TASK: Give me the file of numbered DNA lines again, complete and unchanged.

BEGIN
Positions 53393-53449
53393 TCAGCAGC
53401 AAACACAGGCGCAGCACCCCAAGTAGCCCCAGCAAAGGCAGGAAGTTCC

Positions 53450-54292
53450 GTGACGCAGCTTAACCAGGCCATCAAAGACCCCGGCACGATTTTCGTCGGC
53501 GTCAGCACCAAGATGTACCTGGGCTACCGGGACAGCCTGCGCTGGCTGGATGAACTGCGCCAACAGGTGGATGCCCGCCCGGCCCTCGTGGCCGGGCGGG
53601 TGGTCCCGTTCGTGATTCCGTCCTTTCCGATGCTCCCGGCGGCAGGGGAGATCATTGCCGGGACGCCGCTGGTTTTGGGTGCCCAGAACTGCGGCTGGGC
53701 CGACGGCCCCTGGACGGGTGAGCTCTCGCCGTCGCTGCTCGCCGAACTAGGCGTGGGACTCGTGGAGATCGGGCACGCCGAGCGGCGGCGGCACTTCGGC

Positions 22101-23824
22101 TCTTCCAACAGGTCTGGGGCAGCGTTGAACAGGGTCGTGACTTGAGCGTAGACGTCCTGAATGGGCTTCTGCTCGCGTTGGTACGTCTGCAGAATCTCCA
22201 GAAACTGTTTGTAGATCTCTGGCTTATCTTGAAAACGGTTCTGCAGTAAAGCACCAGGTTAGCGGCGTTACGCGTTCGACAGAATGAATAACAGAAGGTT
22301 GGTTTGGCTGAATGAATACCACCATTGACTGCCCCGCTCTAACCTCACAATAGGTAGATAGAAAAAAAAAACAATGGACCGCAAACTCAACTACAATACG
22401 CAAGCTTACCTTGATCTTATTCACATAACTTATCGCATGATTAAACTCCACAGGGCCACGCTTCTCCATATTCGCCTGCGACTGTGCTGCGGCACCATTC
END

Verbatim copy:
Positions 53393-53449
53393 TCAGCAGC
53401 AAACACAGGCGCAGCACCCCAAGTAGCCCCAGCAAAGGCAGGAAGTTCC

Positions 53450-54292
53450 GTGACGCAGCTTAACCAGGCCATCAAAGACCCCGGCACGATTTTCGTCGGC
53501 GTCAGCACCAAGATGTACCTGGGCTACCGGGACAGCCTGCGCTGGCTGGATGAACTGCGCCAACAGGTGGATGCCCGCCCGGCCCTCGTGGCCGGGCGGG
53601 TGGTCCCGTTCGTGATTCCGTCCTTTCCGATGCTCCCGGCGGCAGGGGAGATCATTGCCGGGACGCCGCTGGTTTTGGGTGCCCAGAACTGCGGCTGGGC
53701 CGACGGCCCCTGGACGGGTGAGCTCTCGCCGTCGCTGCTCGCCGAACTAGGCGTGGGACTCGTGGAGATCGGGCACGCCGAGCGGCGGCGGCACTTCGGC

Positions 22101-23824
22101 TCTTCCAACAGGTCTGGGGCAGCGTTGAACAGGGTCGTGACTTGAGCGTAGACGTCCTGAATGGGCTTCTGCTCGCGTTGGTACGTCTGCAGAATCTCCA
22201 GAAACTGTTTGTAGATCTCTGGCTTATCTTGAAAACGGTTCTGCAGTAAAGCACCAGGTTAGCGGCGTTACGCGTTCGACAGAATGAATAACAGAAGGTT
22301 GGTTTGGCTGAATGAATACCACCATTGACTGCCCCGCTCTAACCTCACAATAGGTAGATAGAAAAAAAAAACAATGGACCGCAAACTCAACTACAATACG
22401 CAAGCTTACCTTGATCTTATTCACATAACTTATCGCATGATTAAACTCCACAGGGCCACGCTTCTCCATATTCGCCTGCGACTGTGCTGCGGCACCATTC